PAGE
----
Gen Z racked up 6 percent more credit card debt between the first and second half of 2022, according to a January 2023 report from Credit Karma, while millennials racked up 5 percent more. Baby boomers added just 2% more credit card debt over the same period.

“Because people don’t budget, they underestimate how big their debt will be,” Snowden says. “They don’t go on these trips expecting to go $7,000 in debt, but they do.”

And younger Americans are struggling to pay off those debts. Credit card delinquency rates have risen sharply for Americans in their 20s and 30s, surpassing pre-pandemic levels, according to a 2023 report by the Federal Reserve Bank of New York. Not so for older Americans, whose crime rates have remained relatively flat.


Another potential factor in more expensive travel: the rise in popularity of “buy now, pay later” travel expenses. These services break down payments into installments, easing the sticker shock of plane tickets and hotel stays while creating more debt under another name.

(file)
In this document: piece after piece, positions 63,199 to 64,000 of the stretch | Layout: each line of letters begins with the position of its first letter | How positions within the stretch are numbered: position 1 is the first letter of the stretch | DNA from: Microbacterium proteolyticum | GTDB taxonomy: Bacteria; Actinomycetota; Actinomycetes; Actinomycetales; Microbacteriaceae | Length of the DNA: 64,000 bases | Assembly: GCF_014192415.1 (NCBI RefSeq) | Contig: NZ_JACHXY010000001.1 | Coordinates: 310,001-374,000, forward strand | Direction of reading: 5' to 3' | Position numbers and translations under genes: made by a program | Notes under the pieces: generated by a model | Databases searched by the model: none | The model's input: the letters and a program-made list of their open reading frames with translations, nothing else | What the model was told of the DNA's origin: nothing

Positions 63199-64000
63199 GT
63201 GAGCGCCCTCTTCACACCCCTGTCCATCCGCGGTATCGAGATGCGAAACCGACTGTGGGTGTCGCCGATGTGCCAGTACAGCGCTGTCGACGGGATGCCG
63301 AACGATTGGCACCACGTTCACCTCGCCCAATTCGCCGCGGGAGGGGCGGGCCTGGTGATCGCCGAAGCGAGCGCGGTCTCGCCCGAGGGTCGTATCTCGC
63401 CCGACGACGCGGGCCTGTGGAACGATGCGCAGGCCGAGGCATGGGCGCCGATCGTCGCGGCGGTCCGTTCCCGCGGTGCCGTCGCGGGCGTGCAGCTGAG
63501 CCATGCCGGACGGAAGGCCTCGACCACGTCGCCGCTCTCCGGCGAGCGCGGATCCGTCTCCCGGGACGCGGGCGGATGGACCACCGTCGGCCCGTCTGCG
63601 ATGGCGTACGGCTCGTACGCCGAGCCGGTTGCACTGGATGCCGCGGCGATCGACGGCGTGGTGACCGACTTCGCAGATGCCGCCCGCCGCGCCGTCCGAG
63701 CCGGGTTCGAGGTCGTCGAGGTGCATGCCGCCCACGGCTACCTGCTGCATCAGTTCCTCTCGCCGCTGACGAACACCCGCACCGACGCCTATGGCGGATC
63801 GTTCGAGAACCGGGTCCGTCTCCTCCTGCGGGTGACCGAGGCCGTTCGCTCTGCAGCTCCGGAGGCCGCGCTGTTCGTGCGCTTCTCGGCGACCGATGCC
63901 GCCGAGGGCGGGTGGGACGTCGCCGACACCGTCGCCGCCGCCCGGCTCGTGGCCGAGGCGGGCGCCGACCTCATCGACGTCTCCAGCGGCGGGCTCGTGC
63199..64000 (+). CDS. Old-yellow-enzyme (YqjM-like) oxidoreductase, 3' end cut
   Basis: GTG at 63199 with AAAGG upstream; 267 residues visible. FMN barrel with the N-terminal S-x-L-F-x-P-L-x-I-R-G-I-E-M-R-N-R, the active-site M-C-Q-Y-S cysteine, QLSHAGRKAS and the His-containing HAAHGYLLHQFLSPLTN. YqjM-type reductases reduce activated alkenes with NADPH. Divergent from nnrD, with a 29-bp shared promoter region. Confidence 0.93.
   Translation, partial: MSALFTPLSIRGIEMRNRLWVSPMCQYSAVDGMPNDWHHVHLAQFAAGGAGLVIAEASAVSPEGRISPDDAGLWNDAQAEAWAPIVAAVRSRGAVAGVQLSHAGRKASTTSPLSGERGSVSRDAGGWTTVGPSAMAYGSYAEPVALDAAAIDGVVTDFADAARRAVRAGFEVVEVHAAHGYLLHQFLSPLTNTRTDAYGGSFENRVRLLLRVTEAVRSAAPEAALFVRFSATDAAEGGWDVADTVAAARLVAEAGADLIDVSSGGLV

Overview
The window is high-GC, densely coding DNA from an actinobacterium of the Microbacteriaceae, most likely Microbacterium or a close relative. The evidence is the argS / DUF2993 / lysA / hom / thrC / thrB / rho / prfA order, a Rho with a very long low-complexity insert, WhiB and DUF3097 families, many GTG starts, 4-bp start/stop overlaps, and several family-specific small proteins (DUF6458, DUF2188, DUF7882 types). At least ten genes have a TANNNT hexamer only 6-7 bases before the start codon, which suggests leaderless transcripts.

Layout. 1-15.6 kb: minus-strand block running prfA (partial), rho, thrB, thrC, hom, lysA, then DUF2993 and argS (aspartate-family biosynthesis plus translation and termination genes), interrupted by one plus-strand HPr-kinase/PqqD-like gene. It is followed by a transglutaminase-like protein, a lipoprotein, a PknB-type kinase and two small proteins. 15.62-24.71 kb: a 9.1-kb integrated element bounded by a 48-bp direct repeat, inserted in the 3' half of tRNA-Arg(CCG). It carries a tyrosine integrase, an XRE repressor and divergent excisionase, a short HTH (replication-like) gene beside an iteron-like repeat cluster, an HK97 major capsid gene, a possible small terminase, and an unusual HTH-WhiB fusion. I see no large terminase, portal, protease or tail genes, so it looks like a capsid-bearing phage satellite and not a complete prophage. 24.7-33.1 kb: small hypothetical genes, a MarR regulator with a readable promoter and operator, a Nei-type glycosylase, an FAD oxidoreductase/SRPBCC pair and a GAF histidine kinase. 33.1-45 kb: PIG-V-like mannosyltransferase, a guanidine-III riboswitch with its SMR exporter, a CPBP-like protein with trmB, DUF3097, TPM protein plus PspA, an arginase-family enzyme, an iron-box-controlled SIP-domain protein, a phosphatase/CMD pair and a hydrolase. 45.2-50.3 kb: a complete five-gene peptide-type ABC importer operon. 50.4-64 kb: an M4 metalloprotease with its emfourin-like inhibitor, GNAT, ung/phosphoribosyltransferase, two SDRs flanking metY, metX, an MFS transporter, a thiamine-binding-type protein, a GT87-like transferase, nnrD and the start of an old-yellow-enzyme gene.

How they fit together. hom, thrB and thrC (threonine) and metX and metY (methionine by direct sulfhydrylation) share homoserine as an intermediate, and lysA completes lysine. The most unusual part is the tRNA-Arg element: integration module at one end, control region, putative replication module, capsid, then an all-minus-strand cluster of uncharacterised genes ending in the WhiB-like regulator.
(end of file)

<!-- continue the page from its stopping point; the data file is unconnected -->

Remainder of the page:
“Someone doesn’t sign up for Klarna just once,” Snowden says, citing the popular “buy now, pay later” service. “They’re going to do it for multiple purchases, so that debt is going to grow.”

Buy now, pay later has proven particularly attractive among younger consumers. An August 2022 NerdWallet survey conducted by The Harris Poll found that 50% of millennials and 44% of Gen Zs have used one of these services in the past 12 months, compared to 25% of Gen Xers and just 14 % of baby boomers.

Mounting debt and delayed payments could hit travelers hard, especially as layoffs increase and some economic forecasts predict a recession later in the year. And another $1 trillion shoe could drop: student loans.